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From The Socialist newspaper, 29 January 2014

New mineworkers' strikes in South Africa

Workers and Socialist Party calls for democratic control of the action

The ongoing struggle of mineworkers in South Africa for a R12,500 (£900) a month minimum wage has exploded into strikes in the platinum mines once more - called by the Association of Mineworkers and Construction Union (Amcu).

It was while striking for this same demand in 2012 that 34 miners were killed by police at Marikana. Out of the anger and political discussions that followed emerged the Workers and Socialist Party (WASP), also involving the Democratic Socialist Movement (sister organisation of the Socialist Party).

This is an edited version of WASP's statement on the latest strikes.

WASP supports the platinum wage strike. However, we are supporting the call of the rank-and-file Rustenburg leadership for the immediate resurrection of the independent strike committees to lead the strike and place it firmly under the control of ordinary mineworkers.

WASP has consistently argued that winning R12,500 will require drawing in every section of the mineworkers through a programme of rolling mass action.

In the first instance this means pursuing a strategy to win over the remaining National Union of Mineworkers (NUM) membership.

It will also require mobilising the mining communities and youth in support of the strike. The mining communities' demands around service delivery have to be linked to the mineworkers' wage demands.

The mineworkers will need to call for the formation of support groups across the country and for national demonstrations, solidarity strikes and ultimately a general strike to force the mine bosses to concede.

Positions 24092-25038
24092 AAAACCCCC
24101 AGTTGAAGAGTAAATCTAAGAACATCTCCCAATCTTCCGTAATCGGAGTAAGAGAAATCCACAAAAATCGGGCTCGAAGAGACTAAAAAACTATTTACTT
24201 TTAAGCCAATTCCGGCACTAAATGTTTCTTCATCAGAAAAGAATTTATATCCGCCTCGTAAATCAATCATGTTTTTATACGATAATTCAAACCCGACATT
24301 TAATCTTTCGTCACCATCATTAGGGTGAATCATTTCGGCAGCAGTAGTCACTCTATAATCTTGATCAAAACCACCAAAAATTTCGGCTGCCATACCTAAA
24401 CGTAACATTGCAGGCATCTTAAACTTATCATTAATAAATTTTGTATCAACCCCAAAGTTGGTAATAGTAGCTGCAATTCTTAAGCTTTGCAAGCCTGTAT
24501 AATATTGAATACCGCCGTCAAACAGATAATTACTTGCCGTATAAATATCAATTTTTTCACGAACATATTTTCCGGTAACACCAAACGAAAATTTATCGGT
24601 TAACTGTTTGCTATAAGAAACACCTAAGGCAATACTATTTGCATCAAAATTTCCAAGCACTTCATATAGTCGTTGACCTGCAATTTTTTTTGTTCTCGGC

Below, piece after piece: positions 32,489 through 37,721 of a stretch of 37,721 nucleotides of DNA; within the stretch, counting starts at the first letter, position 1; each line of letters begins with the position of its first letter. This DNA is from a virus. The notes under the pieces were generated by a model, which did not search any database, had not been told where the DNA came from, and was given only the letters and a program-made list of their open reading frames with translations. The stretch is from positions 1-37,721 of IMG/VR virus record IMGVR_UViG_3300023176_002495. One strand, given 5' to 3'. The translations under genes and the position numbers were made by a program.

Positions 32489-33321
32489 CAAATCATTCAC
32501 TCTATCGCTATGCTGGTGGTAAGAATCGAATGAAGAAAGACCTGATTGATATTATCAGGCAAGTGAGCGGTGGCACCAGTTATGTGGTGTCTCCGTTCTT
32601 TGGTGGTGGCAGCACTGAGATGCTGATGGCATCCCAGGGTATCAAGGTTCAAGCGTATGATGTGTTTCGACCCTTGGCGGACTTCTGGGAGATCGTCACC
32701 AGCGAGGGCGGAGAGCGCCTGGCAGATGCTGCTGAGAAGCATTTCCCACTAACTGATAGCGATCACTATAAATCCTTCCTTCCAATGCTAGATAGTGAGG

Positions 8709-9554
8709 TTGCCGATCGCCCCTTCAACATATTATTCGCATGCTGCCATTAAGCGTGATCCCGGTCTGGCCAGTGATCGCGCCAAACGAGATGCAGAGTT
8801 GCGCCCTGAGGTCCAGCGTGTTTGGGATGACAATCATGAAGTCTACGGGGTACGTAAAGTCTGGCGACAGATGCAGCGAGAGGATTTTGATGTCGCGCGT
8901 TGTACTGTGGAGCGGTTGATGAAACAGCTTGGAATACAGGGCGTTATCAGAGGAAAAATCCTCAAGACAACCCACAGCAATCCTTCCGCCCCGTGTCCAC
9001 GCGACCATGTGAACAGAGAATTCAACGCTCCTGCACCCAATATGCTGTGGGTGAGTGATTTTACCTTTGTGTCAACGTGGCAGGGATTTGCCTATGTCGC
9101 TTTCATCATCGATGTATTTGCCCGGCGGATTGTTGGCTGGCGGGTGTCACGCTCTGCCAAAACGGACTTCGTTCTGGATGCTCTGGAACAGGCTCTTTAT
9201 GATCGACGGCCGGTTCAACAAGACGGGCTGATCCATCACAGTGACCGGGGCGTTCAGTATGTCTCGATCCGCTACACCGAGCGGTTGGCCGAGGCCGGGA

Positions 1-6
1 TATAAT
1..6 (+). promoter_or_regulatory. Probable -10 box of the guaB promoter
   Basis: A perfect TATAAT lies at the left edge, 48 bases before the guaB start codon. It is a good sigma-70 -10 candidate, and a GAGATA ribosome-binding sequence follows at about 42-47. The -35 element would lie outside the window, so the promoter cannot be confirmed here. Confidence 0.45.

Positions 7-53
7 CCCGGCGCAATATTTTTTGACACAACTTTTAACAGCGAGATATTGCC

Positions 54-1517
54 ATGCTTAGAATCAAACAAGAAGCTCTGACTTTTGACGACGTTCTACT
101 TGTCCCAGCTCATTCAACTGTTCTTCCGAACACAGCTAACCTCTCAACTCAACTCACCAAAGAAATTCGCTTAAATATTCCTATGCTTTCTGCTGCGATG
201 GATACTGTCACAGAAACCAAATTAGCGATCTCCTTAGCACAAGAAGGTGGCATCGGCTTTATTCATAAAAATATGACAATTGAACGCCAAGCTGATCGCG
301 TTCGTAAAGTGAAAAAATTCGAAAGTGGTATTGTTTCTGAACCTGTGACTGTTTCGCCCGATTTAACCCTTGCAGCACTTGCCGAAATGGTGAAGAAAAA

Linking up with the National Union of Metalworkers of South Africa (Numsa) will be crucial in the aftermath of Numsa's special conference which took the decision to cut ties with the governing party, the African National Congress (ANC).

To our knowledge the Amcu leadership has done none of this. But the mineworkers can rapidly make up the ground that the Amcu leadership has abandoned and adopt a strategy that will maximise the chances of victory.

Unfortunately, the Amcu leadership has taken a sectarian approach to sections of the mineworkers not under their banner.

This includes the condemnation of the NUM-led strike in the gold mines in September and the call by the Amcu leadership for Amcu members not to support this strike.

In contrast WASP called on Amcu to throw its weight behind the strike to expose and undermine the treacherous NUM leadership and win mineworkers away from them.

This would also have maximised the pressure on the gold mining bosses for the best possible wage deal for all mineworkers, regardless of union affiliation.

Numsa president Andrew Chirwa was invited to address an Amcu mass meeting before the strike by a local Amcu branch, with the expressed consent of the national Amcu leadership. But the same Amcu leadership then intervened to prevent him speaking.

On 20 January, WASP hosted a press conference to give a platform to rank-and-file Amcu leaders from Rustenburg voicing the concerns of key organisers and members at the Impala, Amplats and Lonmin mines.

We gave these workers' leaders a platform to respond to the accusations levelled against them by Amcu president Joseph Mathunjwa at a mass meeting of mineworkers in the Rustenburg platinum belt.